The BRICS grouping of nations has captured the public imagination since first identified and set apart at the start of this century. These were five of the most exciting economies and markets in the world, countries that offered investors the prospect of above average returns for sustained periods of time.
But BRICS makes no sense in 2019. That's the implication of a new report to that effect from Standard & Poor's.
Simply put, the Asian BRICS nations (China and India) have been too good. Or the others have been too bad.
Either way, the five countries no longer share more similarities than differences. Investors would be better off focusing on China and India alone, or emerging markets in general, rather than buying any BRICS-focused funds.
There were of course only four nations in the original BRIC designation, as formulated by the then-Goldman Sachs economist Jim O'Neill. South Africa became the fifth nation at the end of 2010 on the invitation of the others, having long lobbied to get in.
The leaders of the BRICS nations formalized the grouping when they began meeting together, as they did for the first time in 2009. They went on to form the Shanghai-based New Development Bank to fund projects in the various countries.
The combined economic performance of the BRICS nations since 2001 justifies the halo of optimism that surrounded them as a concept. But it comes from two members rather than the grouping as a whole.
"Both China and India have maintained stable pro-growth economic policies for two decades, despite their very different political systems, and have gained a larger role in the world economy," primary credit analyst Joydeep Mukherji and the S&P research team write in their report. "In contrast, the comparatively poor long-term performance of the other three countries has diminished their global economic role."
The size of the BRICS relative to the world as a whole has in fact shrunk. The five nations made up 45% of world population in 2001; that has fallen to 42% as of 2018.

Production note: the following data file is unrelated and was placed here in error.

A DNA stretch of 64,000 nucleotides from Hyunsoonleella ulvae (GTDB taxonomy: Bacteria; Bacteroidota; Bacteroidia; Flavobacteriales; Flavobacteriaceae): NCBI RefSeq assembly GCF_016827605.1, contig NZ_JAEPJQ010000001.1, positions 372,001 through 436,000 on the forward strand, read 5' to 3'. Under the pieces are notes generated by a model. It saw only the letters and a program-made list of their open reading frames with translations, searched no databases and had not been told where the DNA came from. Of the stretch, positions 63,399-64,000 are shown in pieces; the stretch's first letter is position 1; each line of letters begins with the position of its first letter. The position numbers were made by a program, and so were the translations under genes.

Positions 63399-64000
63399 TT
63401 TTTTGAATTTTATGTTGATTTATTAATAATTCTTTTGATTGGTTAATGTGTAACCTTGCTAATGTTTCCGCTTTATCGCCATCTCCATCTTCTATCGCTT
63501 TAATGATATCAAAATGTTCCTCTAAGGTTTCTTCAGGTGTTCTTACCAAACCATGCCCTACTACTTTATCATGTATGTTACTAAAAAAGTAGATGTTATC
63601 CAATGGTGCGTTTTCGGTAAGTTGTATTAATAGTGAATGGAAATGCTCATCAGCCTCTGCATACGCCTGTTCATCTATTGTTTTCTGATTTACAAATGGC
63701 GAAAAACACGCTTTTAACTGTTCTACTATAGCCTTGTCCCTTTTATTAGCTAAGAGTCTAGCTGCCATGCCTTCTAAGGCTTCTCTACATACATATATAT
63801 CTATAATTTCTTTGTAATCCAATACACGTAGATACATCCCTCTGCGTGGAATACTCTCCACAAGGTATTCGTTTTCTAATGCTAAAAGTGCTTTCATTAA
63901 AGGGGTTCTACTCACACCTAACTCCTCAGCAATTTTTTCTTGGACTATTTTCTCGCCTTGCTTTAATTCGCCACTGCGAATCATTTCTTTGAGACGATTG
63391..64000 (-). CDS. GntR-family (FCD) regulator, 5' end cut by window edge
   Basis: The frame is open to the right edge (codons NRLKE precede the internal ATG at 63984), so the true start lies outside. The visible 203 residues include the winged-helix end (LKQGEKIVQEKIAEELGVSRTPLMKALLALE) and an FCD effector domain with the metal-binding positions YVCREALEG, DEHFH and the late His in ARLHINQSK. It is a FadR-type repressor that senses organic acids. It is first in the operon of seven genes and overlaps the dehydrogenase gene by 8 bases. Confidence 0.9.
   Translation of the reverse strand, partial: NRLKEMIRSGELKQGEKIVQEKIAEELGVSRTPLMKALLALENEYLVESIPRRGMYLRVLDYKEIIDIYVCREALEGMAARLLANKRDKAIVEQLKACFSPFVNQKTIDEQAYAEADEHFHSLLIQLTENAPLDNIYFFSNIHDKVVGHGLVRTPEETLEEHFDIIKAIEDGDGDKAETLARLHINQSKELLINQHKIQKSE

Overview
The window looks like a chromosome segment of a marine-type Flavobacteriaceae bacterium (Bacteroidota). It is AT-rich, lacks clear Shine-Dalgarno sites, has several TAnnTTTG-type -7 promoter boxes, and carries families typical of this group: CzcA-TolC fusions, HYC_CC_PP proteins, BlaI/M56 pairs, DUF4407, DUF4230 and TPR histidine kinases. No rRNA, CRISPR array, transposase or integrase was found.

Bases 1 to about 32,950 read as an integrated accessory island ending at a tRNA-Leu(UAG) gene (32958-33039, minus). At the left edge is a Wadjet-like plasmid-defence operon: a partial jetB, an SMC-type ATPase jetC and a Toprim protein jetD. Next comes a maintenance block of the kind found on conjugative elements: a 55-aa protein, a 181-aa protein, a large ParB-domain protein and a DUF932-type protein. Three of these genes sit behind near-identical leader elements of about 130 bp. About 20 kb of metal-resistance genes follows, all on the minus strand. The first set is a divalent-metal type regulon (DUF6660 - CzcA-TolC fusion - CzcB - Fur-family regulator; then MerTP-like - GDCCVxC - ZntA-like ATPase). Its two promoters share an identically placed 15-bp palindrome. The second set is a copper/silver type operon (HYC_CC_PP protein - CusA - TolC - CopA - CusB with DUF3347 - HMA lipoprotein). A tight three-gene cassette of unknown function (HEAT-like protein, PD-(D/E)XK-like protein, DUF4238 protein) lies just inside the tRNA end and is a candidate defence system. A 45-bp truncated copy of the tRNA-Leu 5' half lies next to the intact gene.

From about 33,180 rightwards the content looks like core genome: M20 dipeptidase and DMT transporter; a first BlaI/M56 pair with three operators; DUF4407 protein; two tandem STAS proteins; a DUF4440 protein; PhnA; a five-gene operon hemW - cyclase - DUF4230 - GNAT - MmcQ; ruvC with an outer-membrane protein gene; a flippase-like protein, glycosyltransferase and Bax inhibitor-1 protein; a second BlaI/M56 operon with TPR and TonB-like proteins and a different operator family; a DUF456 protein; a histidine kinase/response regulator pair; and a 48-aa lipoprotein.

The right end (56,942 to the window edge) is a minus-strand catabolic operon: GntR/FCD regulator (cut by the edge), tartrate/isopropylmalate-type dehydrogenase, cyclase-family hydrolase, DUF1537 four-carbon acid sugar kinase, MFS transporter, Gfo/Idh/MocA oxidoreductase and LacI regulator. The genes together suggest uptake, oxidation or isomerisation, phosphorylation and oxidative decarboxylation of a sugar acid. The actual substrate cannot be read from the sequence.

China and India have outperformed global growth since the BRICS concept formed. But Brazil, Russia and South Africa have underperformed the global average since then.
The five nations accounted for 18.7% of the world economy at the start of this century. The figure is now 32.7%, one-third of the world's economy in those five countries. But China and India alone make up 26.5% of world economic activity, or one-quarter. China has risen from 7.4% to 18.7% of global economic activity; India has climbed from 4.2% to 7.8%.
India is the poorest of the BRICS countries, with per-capita GDP of only US$1,923 per year, and annual income of around the same. But it has been the most-stable economically as a nation. Its credit rating was upgraded twice by S&P and has been steady since the financial crisis.
Despite any change in administration, India has pursued investor-friendly development strategies. These have sustained investor confidence and ensured persistently high growth. India has in 2019 surrendered and then recaptured pole position as the world's fastest-growing major economy, its 5.6% growth forecast for this calendar year due to rebound to 6.8% in 2020, according to Oxford Economics, and remain above 6.0% for the better part of the next decade.